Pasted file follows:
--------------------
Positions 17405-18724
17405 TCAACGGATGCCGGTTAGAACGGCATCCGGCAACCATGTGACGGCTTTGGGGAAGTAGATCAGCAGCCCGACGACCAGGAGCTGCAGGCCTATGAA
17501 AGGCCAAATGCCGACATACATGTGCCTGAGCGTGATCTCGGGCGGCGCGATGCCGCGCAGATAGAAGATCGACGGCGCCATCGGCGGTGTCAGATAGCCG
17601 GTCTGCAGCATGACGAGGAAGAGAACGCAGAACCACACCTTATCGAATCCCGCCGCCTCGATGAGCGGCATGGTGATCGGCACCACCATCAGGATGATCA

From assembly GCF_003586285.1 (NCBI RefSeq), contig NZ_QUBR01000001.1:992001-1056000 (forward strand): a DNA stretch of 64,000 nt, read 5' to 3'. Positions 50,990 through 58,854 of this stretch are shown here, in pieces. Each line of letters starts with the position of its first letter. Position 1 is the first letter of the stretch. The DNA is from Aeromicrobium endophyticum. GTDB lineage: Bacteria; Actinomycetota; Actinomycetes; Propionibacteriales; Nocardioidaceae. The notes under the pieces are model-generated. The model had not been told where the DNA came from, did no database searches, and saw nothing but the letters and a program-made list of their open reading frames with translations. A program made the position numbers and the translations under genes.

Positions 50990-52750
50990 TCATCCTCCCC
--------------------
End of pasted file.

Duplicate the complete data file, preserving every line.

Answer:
Positions 17405-18724
17405 TCAACGGATGCCGGTTAGAACGGCATCCGGCAACCATGTGACGGCTTTGGGGAAGTAGATCAGCAGCCCGACGACCAGGAGCTGCAGGCCTATGAA
17501 AGGCCAAATGCCGACATACATGTGCCTGAGCGTGATCTCGGGCGGCGCGATGCCGCGCAGATAGAAGATCGACGGCGCCATCGGCGGTGTCAGATAGCCG
17601 GTCTGCAGCATGACGAGGAAGAGAACGCAGAACCACACCTTATCGAATCCCGCCGCCTCGATGAGCGGCATGGTGATCGGCACCACCATCAGGATGATCA

From assembly GCF_003586285.1 (NCBI RefSeq), contig NZ_QUBR01000001.1:992001-1056000 (forward strand): a DNA stretch of 64,000 nt, read 5' to 3'. Positions 50,990 through 58,854 of this stretch are shown here, in pieces. Each line of letters starts with the position of its first letter. Position 1 is the first letter of the stretch. The DNA is from Aeromicrobium endophyticum. GTDB lineage: Bacteria; Actinomycetota; Actinomycetes; Propionibacteriales; Nocardioidaceae. The notes under the pieces are model-generated. The model had not been told where the DNA came from, did no database searches, and saw nothing but the letters and a program-made list of their open reading frames with translations. A program made the position numbers and the translations under genes.

Positions 50990-52750
50990 TCATCCTCCCC